Thursday, May 21, 2015

Jugendstil's Jugend Magazine's Style Varied

Die Jugend or simply Jugend, meaning "Youth," was a German magazine published 1896-1940 and best known today for its name being lent to Jugendstil, as Art Nouveau was called in that country.

Links dealing with the magazine are here and here. The latter is to the German Wikipedia site, but you can click on a button for a rough translation to English. It is useful for a listing of contributors to the publication.

A brief discussion of Jugendstil is here, and the Wikepedia entry on Art Nouveau, with a section on Jugendstil, is here.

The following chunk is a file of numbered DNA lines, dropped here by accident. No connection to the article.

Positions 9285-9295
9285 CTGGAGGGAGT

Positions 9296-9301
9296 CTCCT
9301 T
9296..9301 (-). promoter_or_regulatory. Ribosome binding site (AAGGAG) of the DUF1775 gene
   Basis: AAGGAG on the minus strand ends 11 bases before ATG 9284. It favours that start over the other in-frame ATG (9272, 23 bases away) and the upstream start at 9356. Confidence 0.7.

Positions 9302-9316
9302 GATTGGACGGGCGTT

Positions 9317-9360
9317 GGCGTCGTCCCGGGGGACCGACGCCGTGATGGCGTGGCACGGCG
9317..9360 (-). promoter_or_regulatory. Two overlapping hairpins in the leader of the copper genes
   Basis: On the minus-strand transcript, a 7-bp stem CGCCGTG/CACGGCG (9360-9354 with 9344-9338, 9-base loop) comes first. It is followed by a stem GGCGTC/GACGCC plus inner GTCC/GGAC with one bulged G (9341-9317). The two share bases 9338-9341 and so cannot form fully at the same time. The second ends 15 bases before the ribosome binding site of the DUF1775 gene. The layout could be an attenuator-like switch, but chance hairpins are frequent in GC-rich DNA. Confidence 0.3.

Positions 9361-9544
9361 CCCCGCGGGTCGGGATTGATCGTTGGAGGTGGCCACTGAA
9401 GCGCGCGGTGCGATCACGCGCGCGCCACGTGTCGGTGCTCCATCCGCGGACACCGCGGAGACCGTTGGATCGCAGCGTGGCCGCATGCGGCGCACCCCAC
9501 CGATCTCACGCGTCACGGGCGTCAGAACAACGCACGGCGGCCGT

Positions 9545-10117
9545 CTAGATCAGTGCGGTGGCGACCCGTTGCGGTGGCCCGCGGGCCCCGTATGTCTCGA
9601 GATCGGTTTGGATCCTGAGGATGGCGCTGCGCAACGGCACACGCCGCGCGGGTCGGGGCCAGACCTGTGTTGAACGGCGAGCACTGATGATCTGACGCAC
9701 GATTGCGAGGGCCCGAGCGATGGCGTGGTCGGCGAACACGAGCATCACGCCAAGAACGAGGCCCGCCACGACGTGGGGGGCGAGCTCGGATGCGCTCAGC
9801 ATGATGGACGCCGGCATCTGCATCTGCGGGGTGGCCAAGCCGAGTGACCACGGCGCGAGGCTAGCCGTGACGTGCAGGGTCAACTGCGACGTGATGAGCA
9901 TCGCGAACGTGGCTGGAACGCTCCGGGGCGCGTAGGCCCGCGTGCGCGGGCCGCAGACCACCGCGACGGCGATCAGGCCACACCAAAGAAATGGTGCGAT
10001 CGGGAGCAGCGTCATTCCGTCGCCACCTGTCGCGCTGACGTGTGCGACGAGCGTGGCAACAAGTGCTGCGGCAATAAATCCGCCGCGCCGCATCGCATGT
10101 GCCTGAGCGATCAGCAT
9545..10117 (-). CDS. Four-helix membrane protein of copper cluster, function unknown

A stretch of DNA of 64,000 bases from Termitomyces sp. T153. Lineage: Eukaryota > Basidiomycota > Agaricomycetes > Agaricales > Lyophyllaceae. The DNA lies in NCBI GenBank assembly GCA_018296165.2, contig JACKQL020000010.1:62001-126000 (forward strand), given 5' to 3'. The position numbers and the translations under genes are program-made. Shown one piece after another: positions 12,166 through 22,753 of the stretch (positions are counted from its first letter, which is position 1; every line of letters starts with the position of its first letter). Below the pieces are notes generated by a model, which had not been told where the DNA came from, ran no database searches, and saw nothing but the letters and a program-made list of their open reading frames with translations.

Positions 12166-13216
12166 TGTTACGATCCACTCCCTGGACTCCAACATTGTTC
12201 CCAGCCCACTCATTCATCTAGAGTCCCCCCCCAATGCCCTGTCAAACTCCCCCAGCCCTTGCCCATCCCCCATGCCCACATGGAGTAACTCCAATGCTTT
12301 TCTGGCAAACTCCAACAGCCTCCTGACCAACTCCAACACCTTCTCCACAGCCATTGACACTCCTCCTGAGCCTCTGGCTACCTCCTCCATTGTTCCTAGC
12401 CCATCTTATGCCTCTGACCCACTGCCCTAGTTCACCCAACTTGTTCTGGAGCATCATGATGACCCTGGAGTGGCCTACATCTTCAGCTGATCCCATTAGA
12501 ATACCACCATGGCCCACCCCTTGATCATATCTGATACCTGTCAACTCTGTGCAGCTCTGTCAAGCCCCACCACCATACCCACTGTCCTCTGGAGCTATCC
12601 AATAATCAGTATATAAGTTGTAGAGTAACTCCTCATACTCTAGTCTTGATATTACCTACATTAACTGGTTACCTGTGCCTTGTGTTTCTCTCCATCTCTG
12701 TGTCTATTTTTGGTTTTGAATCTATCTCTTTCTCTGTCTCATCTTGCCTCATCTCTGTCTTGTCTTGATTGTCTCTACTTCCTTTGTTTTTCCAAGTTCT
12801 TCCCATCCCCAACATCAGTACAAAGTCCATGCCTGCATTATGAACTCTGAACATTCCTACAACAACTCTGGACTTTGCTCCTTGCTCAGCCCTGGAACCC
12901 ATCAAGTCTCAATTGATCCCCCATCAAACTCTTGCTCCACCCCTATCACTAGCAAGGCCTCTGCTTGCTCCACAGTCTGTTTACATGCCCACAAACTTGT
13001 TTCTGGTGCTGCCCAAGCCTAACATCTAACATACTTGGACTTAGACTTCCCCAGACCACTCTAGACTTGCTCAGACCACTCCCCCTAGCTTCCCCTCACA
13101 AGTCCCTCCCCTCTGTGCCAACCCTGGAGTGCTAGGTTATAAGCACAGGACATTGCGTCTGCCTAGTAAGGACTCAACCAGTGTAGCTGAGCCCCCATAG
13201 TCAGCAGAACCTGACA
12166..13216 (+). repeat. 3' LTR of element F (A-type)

Below are some Jugend covers, the earliest from the time they embodied Jugendstil, and one from later on when Art Nouveau was passé and Weimar culture reigned. One detail that interests me is that the magazine's covers in the early years differed dramatically, depending on the style and taste of the artist doing the cover illustration. Moreover, there seems to have been no set Jugend logotype; the cover artist supplied his own typography.

Gallery

30 May 1896

27 March 1897 - Heinrich Kley illustration

Nr. 28, 1897 - Franz Stuck illustration

September 1899

Nr. 19, 1903 - Eugen Spiro illustration

No. 21, 1913

Nr. 5. 1928

2 comments:

David Apatoff said...

What a marvelous graphic arts magazine that was. There's nothing like it today.

viki sangre said...

Good blog for an Art lovers, here I found some new information.
Thanks Donald Pittenger